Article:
Georgia Personal Injury Attorney Discusses Homeowner’s Insurance and Liability Coverage

Suffering injuries in another person’s home can be frustrating, painful, and emotionally distressing. An injured person may not know what to do and whether or not the homeowner will be held responsible for medical bills, lost wages, and any other damages sustained by the injured individual. Many people are aware that homeowners’ insurance policies often cover certain types of personal liability. As such, an individual injured while on another person’s property should be aware whether the homeowner or property owner may be held responsible.

If a homeowner or property owner alleges that he or she is not responsible for personal injuries suffered on the property, it may be a good idea to discuss the situation with a Georgia Personal Injury Attorney. An injured person has certain rights depending on the circumstances of the accident, and most homeowners’ insurance policies will cover personal liability of the homeowner. While all homeowners are supposed to have homeowners’ insurance, homeowners may not be aware of what the coverage limits are on their policy. Therefore, it is imperative that an injured individual act quickly following an accident to determine if a homeowner or property owner has liability coverage.

What Types of Injuries Are Not Covered by Homeowners’ Insurance?

While homeowners’ insurance policies cover most injuries suffered in a person’s home caused by the homeowner’s negligence, there are times in which there may not be coverage. For example, if an injury was caused by intentional conduct, a homeowners’ insurance policy may not cover any expenses or damages associated with the injuries. Such a situation can happen when a homeowner pushes someone else down the stairs or intentionally leaves a floor wet, putting others at risk to falling and injuring themselves. Additionally, if a person suffers an injury in a home that is caused by another visitor, and not the homeowner, a homeowners’ insurance policy may not cover the costs associated with the injuries.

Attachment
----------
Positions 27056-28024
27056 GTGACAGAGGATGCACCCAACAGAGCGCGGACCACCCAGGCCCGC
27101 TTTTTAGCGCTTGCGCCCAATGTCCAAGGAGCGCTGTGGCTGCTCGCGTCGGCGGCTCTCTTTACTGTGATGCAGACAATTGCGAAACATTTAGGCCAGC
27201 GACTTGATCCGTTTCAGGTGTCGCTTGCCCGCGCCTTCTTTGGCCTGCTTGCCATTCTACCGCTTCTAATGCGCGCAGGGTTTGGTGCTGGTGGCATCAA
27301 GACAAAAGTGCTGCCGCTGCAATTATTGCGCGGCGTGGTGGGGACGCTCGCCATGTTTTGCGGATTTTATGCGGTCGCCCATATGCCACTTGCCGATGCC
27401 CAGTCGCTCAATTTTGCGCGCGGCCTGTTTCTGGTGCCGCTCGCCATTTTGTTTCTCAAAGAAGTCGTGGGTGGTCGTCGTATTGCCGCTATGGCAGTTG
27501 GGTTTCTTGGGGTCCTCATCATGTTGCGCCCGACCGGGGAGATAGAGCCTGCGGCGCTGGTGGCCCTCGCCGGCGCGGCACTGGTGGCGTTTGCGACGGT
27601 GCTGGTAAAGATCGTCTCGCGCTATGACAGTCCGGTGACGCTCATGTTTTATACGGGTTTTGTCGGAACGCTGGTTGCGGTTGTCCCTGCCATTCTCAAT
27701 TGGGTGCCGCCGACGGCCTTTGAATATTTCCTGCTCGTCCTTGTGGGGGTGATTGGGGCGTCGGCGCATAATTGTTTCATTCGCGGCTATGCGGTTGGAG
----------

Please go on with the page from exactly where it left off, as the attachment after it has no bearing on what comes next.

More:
It is also important to note that in order to recover compensation from the homeowner under the theory of negligence, the reason the injured person is there and/or the relationship of the injured person to the homeowner is relevant as to determining the homeowner’s duty of care. For example, an invitee, or a person who is at the home for business purposes can recover under the theory of simple negligence against the homeowner for his/her failure to keep the premises safe. Examples of invitees would be exterminators, plumbers, salesmen or any others who were induced to come to the home by express or implied invitation. However, a licensee, which is essentially a friend, family member or social guest, can only recover against the homeowner for willful or wanton conduct. As you can imagine, a licensee who has a claim against a homeowner for such conduct may not be able to recover damages under the person’s homeowner’s insurance policy if it has an “intentional acts” exclusion, as discussed above.

There are a variety of ways in which certain conduct may be considered intentional as it relates to personal injuries suffered on a homeowner’s property. Given that a person’s rights and interests are at stake, it is crucial that an injured individual seeks guidance to ensure he or she has a full understanding of whether or not a homeowners’ insurance policy will pay for damages associated with a person’s physical injuries. If you have been injured because of a homeowner’s negligence, contact our attorneys at Montlick & Associates to learn about your legal rights as well as what steps can be taken to protect those rights.

Put Our Law Firm’s Over 39 Years Of Legal Experience To Work For Your Case!

In fact, if you have been injured in ANY type of accident caused by someone else’s negligence, contact Montlick & Associates today for your free consultation. Montlick & Associates has been representing those who suffer serious injuries throughout all of Georgia and in the Southeast for over 39 years, including but not limited to Albany, Athens, Atlanta, Augusta, Columbus, Gainesville, Macon, Marietta, Rome, Roswell, Savannah, Smyrna, Valdosta, Warner Robins and all smaller cities and rural areas in the state.

No matter where you are located our attorneys are just a phone call away, and we will even come to you. Call us 24 hours a day/7 days a week for your Free Consultation at 1-800-LAW-NEED (1-800-529-6333). You can also visit us online at and use our Free Case Evaluation Form or 24-hour Live Online Chat.


Montlick & Associates, Attorneys at Law
17 Executive Park Dr NE
Atlanta, GA 30329
Telephone: 1 (800) LAW-NEED
Telephone: 1 (404) 529-6333